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Word Stress Rules

There are two very simple rules about word stress:

  1. One word has only one stress. (One word cannot have two stresses. If you hear two stresses, you hear two words. Two stresses cannot be one word. It is true that there can be a "secondary" stress in some words. But a secondary stress is much smaller than the main [primary] stress, and is only used in long words.)
  2. We can only stress vowels, not consonants.

Here are some more, rather complicated, rules that can help you understand where to put the stress. But do not rely on them too much, because there are many exceptions. It is better to try to "feel" the music of the language and to add the stress naturally.

A. Stress on first syllable

rule examples

Most 2-syllable nouns

PRESent
EXport
CHIna
TAble

Most 2-syllable adjectives

PRESent
SLENder
CLEVer
HAPpy

B. Stress on last syllable

rule examples

Most 2-syllable verbs

preSENT
exPORT
deCIDE
beGIN

There are many two-syllable words in English whose meaning and class change with a change in stress. The word present, for example is a two-syllable word. If we stress the first syllable, it is a noun (gift) or an adjective (opposite of absent). But if we stress the second syllable, it becomes a verb (to offer). More examples: the words export, import, contract and object can all be nouns or verbs depending on whether the stress is on the first or second syllable.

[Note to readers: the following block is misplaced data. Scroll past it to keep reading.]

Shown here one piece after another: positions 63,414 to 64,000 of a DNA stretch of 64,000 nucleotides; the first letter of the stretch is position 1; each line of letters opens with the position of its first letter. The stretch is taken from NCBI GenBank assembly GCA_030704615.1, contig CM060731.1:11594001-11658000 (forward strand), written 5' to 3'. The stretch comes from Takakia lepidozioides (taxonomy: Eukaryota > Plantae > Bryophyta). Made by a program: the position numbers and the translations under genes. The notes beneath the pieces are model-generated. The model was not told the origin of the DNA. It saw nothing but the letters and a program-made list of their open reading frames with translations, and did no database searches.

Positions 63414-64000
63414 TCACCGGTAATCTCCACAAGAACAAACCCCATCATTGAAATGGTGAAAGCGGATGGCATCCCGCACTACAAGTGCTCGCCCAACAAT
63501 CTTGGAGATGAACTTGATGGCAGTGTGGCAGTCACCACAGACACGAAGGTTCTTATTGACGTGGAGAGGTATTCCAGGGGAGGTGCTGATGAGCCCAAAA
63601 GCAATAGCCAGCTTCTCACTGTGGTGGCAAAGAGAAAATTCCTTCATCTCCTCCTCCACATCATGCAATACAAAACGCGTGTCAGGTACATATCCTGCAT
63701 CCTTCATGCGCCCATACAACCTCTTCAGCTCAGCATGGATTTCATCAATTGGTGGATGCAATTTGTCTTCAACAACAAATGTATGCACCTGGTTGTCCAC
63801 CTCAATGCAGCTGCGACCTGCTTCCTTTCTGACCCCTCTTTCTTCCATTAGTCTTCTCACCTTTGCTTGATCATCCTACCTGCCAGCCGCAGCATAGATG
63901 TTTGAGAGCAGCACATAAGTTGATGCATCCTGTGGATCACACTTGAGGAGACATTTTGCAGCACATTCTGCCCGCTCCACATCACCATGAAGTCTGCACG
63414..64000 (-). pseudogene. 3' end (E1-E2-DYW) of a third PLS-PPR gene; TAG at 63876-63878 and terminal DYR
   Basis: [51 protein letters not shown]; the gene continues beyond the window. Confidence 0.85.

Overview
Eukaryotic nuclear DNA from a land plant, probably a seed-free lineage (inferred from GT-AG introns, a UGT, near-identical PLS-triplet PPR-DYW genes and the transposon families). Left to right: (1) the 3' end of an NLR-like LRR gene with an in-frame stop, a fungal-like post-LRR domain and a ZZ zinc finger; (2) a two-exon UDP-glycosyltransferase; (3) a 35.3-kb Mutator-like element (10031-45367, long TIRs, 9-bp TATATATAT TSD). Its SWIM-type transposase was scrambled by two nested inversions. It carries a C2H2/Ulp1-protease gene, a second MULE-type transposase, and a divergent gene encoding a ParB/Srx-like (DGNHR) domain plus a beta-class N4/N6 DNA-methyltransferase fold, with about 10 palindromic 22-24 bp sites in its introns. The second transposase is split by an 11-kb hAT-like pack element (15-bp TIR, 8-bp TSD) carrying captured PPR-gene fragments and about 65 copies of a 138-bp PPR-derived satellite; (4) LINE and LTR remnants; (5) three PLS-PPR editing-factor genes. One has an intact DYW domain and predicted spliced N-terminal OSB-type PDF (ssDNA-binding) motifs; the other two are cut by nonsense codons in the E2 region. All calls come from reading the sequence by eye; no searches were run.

C. Stress on penultimate syllable (penultimate = second from end)

rule examples

Words ending in -ic

GRAPHic
geoGRAPHic
geoLOGic

Words ending in -sion and -tion

teleVIsion
reveLAtion

For a few words, native English speakers don't always "agree" on where to put the stress. For example, some people say teleVIsion and others say TELevision. Another example is: CONtroversy and conTROversy.

D. Stress on ante-penultimate syllable (ante-penultimate = third from end)

rule examples

Words ending in -cy, -ty, -phy and -gy

deMOcracy
dependaBIlity
phoTOgraphy
geOLogy

Words ending in -al

CRItical
geoLOGical

E. Compound words (words with two parts)

rule examples

For compound nouns, the stress is on the first part

BLACKbird
GREENhouse

For compound adjectives, the stress is on the second part

bad-TEMpered
old-FASHioned

For compound verbs, the stress is on the second part

underSTAND
overFLOW

Contributor: Josef Essberger

Updated: August 2020

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